Using Earthbags To Make a Root Cellar (Plus 10 How-To Steps)

Two photographs side-by-side showing an earthbag root cellar at different stages of construction. The image on the right has the roof frame in position and some cartoon root vegetables overlain to create the impression of produce storage. The words "Using Earthbags To Make a Root Cellar (Plus How-To Steps)" are written along the bottom of the image.


Have you ever wondered how to make a root cellar that uses natural materials?

As sustainable building makes new progress, you might need some help understanding how to create a root cellar that is cost-effective, environmentally friendly, and ethical.

Creating a root cellar with earthbag walls uses readily available renewable building materials. Earthbags contain a mixture of sand and clay that are tamped and stacked together to form solid structures. They are easy to work with and low cost but quite labor-intensive.

In this guide, I will explain step-by-step how you should go about using earthbags to make a root cellar.

While this task may seem daunting, you will likely find these instructions informative and helpful (and maybe just a little simpler than you initially thought).

For information about where to buy earthbag building supplies, read our article “The 8 Best Places To Buy Your Earthbag Building Supplies.”

Benefits Of Using Earthbags To Make a Root Cellar

A photograph of shelving containing rows of jars of preserved produce in an earthbag root cellar.
A root cellar allows you to store all your produce without having to buy an industrial fridge and pay for all the electricity to run it. Image courtesy of ctstarkdesigns on Autodesk Instructables.

Earthbags are dynamic and versatile materials used for natural buildings that focus on sustainability.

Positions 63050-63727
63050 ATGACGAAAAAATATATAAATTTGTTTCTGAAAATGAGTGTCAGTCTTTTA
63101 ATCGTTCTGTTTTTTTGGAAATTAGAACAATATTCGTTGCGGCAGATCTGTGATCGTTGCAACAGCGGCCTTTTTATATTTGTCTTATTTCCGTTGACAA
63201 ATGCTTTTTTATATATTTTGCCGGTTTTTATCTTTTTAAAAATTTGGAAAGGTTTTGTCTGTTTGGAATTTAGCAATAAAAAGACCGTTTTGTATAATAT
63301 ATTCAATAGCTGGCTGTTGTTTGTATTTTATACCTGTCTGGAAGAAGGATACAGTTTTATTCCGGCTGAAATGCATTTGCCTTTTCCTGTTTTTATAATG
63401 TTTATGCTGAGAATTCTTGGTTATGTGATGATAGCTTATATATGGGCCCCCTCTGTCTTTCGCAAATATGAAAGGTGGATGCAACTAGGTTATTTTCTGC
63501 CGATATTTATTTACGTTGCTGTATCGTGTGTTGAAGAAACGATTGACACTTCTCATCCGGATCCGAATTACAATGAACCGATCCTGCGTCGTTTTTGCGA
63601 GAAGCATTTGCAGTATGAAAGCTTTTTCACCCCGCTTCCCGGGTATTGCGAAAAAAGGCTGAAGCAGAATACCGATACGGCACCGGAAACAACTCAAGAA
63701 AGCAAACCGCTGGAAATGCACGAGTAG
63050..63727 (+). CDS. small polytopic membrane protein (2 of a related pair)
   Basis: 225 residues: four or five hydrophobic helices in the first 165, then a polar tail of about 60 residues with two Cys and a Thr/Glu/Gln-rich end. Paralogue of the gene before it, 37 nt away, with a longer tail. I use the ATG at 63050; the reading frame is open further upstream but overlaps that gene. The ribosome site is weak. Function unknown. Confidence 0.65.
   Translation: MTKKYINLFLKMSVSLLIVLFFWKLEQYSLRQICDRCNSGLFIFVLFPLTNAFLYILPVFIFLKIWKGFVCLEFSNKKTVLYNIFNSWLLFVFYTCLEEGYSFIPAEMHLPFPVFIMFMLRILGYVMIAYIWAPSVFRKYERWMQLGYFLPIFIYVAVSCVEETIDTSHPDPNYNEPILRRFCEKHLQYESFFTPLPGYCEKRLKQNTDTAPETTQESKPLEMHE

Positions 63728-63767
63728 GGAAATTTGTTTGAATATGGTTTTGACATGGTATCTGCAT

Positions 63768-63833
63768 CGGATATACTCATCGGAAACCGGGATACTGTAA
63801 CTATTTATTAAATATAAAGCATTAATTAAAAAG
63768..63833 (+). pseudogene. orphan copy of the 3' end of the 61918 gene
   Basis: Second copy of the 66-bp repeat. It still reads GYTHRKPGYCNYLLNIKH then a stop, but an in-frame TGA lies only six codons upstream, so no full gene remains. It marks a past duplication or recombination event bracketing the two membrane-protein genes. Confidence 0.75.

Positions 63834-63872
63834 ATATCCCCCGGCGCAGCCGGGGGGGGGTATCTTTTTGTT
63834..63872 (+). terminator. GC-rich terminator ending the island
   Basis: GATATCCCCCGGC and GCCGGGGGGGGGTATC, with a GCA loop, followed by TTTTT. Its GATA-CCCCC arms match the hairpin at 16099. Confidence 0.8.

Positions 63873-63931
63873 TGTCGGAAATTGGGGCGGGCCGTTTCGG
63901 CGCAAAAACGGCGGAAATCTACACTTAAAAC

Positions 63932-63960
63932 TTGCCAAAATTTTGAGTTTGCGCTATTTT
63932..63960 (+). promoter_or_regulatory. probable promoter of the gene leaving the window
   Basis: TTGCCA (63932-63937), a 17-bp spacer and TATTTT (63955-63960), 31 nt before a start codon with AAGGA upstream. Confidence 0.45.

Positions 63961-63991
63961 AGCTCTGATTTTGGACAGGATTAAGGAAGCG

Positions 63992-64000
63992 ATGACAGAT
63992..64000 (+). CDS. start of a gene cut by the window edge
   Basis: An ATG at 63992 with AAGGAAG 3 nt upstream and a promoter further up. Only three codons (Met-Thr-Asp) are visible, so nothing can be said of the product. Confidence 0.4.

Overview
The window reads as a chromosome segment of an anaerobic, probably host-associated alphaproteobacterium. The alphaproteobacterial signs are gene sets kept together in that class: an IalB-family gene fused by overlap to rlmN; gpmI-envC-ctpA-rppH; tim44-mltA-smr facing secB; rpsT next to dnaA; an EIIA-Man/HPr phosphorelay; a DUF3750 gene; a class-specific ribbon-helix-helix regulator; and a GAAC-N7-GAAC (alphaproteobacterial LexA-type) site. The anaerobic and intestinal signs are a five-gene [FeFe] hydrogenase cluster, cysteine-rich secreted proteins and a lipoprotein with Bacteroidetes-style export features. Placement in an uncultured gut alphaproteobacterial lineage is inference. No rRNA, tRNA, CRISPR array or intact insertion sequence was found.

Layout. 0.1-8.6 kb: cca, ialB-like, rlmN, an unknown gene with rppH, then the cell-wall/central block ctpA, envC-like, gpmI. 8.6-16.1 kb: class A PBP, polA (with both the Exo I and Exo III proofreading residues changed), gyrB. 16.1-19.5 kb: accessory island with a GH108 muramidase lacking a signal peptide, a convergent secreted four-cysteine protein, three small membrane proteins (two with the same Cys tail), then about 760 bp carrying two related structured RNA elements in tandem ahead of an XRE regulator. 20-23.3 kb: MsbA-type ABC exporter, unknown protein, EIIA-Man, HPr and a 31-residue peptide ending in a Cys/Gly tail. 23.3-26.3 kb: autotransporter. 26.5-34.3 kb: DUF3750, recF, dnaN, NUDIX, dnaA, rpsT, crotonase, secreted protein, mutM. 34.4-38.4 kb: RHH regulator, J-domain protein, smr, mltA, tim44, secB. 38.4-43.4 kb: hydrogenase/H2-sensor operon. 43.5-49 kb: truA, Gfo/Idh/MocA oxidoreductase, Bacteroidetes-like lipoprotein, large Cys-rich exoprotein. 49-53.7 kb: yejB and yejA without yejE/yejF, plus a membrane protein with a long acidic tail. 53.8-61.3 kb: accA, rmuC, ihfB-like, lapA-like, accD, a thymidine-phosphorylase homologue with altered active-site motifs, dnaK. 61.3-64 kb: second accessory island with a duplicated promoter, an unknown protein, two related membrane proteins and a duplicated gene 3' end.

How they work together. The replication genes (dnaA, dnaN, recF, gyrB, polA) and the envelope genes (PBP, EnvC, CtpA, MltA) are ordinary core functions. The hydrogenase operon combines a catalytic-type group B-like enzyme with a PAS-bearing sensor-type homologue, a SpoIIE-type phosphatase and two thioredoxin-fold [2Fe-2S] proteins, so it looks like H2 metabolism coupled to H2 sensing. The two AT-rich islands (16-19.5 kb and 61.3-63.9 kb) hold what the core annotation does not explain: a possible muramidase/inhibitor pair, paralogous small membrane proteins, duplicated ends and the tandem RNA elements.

Earthbags are widely used for sustainable housing, quick disaster relief, and flood control, and this construction method is undergoing something of a renaissance today among homeowners.

A root cellar stores fruits and vegetables underground using natural preservation methods. Root cellars use natural refrigeration by storing produce at a consistently cool temperature using the Earth’s insulation properties.

Keeping produce in a root cellar will make it last much longer without expensive electrical refrigeration.

Carefully controlled conditions are required to keep your produce for the longest time in a root cellar. According to Farmer’s Almanac, the most important are; a high humidity level between 85%-95%, a consistent temperature between 32°F and 40°F, and a robust ventilation system that circulates air.

There are several advantages to choosing earthbags against other types of materials:

  • Cost-effective – polypropylene bags are extremely cheap.
  • Sustainable – earthbag walls will last a very long time.
  • Earthbags are natural insulators because they are filled with soil.
  • Easy to work with compared to materials.
  • Locally Sourced, suitable soil is usually found on your property.

 How Do You Construct an Earthbag Root Cellar?

An image of two people wrapping the outside of the earthbags forming the wall of their root cellar with house wrap. They are both standing in the hole in the gap between the earthbag wall and the wall of the deep hole.
Wrapping the outside of the earthbags with house wrap. Image courtesy of Simple Living Alaska – Earthbag Root Cellar Build | Off Grid Food Storage (Part 2) – View on YouTube.

It is essential to research your area’s legal requirements and building codes. It might be beneficial to consult an expert if there is still uncertainty in the building process.

Creating an Earthbag Root Cellar Requires the Following Steps:

1. Research and Prepare the Site: Pick a spot for the root cellar that is convenient to access, has good drainage, and is far from any areas that can flood or contain water. 

If required, level the ground and remove any debris from the site. It is crucial to pick a suitable location for your root cellar so that severe weather events will not affect it. Higher ground away from rivers and lakes is often a safer bet.

2. Choose a Functional Design: Choose the root cellar’s size and design, considering the amount of produce to be stored inside, ventilation, insulation, and the available space for people to access the cellar and move around inside it. 

The geography and location of the site will play a part in the design form, and so will the type of materials you are using to construct the root cellar. 

3. Excavate the Site for the Root Cellar: Dig a hole that is the desired size for the root cellar in terms of depth and width. 

A photograph of a large, square hole in the ground with neat, symmetrical walls. The hole is ready for a gravel layer to be placed on the bottom before the earthbags are laid.